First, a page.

U.S. coins have been struck since 1793. Eight different locations throughout the United States have produced coins since that time. Each mint identifies their product with a one or two letter abbreviation stamped on the coin during the minting process. This is the mint mark. Prior to 1985, these mint marks were applied to the die by hand using a metal punch. These mint marks can greatly affect the value of coins produced in a particular year. A balanced investment portfolio should contain coins from all eight mints.


The first building to be erected under the new Federal Government of the United States in 1792 was the Philadelphia Mint. The Mint at Philadelphia functioned as the sole manufacturing facility for U.S. coins until 1838. Because this was the only mint in operation for almost 50 years, a mint mark was not placed on coins struck here. The "P" mint mark is now found on all modern Philadelphia made coins except for the penny.


Gold discoveries in the Appalachian Mountains of North Carolina triggered America¹s first gold rush in the early 19th century. By 1830, it was risky and expensive to ship gold to Philadelphia for assay and sale. The U.S. Mint at Charlotte opened in 1838. Gold coins only would be struck there until May 1861, when North Carolina seceded from the Union. The Mint was officially closed in 1861; never to re-open. All Charlotte gold coins are highly desired by collectors and investors for their history and rarity.


The discovery of gold in California in 1848 resulted in a rapid growth of population and statehood in 1850. Congress authorized the San Francisco Mint in 1852. It began operations in 1854 striking most denominations of coins. This mint continues in operation to this day; striking Proof, Bullion and Commemorative coins.


The Dahlonega Mint began operations in 1838 and continued to run until April 1861, when it was seized by the state of Georgia and then, the Confederacy. The building that housed the mint burned to the ground in 1878. Dahlonega and Charlotte coins are unique, in that only gold coins were struck at both Mints. These Mints, unlike New Orleans, never re-opened after the War. Only 22 years of limited production coinage were ever made in Georgia and North Carolina.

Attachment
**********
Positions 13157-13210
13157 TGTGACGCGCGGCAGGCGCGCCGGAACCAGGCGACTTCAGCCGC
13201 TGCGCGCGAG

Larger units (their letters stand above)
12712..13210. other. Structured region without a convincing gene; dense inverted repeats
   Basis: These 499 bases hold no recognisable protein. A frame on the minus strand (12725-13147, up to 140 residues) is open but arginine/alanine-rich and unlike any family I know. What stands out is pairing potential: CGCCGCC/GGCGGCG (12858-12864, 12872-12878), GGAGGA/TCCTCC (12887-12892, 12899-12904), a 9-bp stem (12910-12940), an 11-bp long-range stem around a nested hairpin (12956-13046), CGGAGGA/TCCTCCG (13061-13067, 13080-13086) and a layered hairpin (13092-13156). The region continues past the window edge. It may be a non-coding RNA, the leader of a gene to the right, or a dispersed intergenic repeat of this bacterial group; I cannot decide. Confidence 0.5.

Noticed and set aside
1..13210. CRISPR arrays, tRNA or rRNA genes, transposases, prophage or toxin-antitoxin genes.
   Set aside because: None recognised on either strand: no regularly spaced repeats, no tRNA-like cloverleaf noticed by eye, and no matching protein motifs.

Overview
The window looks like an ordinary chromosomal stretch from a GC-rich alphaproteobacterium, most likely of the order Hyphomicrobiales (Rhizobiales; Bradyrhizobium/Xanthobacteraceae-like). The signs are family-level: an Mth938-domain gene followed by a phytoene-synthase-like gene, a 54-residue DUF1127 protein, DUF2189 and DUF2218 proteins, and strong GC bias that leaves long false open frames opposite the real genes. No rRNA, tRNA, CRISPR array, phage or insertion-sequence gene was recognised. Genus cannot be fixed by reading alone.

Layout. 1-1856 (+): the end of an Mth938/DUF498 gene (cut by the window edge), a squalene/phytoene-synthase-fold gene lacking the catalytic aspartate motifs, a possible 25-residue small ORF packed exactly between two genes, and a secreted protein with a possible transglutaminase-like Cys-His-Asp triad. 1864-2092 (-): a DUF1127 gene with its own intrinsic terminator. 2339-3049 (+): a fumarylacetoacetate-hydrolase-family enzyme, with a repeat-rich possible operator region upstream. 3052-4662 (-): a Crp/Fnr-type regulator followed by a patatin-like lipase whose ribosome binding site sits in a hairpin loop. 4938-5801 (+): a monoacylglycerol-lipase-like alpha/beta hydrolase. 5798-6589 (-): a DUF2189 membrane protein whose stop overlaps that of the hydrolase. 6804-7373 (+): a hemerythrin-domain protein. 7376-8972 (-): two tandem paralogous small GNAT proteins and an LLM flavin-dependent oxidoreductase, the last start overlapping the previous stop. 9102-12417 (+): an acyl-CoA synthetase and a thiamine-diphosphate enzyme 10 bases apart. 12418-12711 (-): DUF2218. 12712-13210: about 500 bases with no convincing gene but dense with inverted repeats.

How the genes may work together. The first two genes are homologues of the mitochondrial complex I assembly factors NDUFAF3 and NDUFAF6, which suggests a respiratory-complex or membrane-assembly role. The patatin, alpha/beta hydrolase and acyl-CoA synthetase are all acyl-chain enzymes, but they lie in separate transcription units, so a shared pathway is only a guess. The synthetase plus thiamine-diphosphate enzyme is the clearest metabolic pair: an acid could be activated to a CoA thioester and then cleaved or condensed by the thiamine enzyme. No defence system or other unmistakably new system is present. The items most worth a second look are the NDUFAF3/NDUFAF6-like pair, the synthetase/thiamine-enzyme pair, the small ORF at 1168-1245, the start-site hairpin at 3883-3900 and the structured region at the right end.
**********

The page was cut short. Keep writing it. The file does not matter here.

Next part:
The first coins of the New Orleans Mint were struck in 1838. In 1861, Louisiana seceded from the Union. Coins were struck here in that year under the flags of the United States, the State of Louisiana, and the Confederate States of America. They are indistinguishable from each other. Coinage operations ceased in late 1861 due to depleted stocks of bullion. The mint resumed striking coins from 1879 to 1909 when it permanently closed.


The Mint in Denver had its roots as a U.S. Assay Office in 1863. As the Assay Office, silver and gold was weighed and analyzed for purity direct from the Colorado mines, and then turned into bars and ingots. This mint continues to operate in its original location striking coins of all denominations in addition to manufacturing coin dies.


The famous Mint at Carson City produced coins for only 24 years from 1870 to 1893. The location of Carson City was convenient for the thousands of fortune seekers who converged on the area mining the Comstock Lode and other rich veins of silver and gold. However, the mintage figures of the Carson City Mint were generally much smaller than other Mints. Gold and silver coins were minted here and all are highly prized by collectors and investors. There are only 13 dates of Morgan dollars that bear the "CC" mint mark.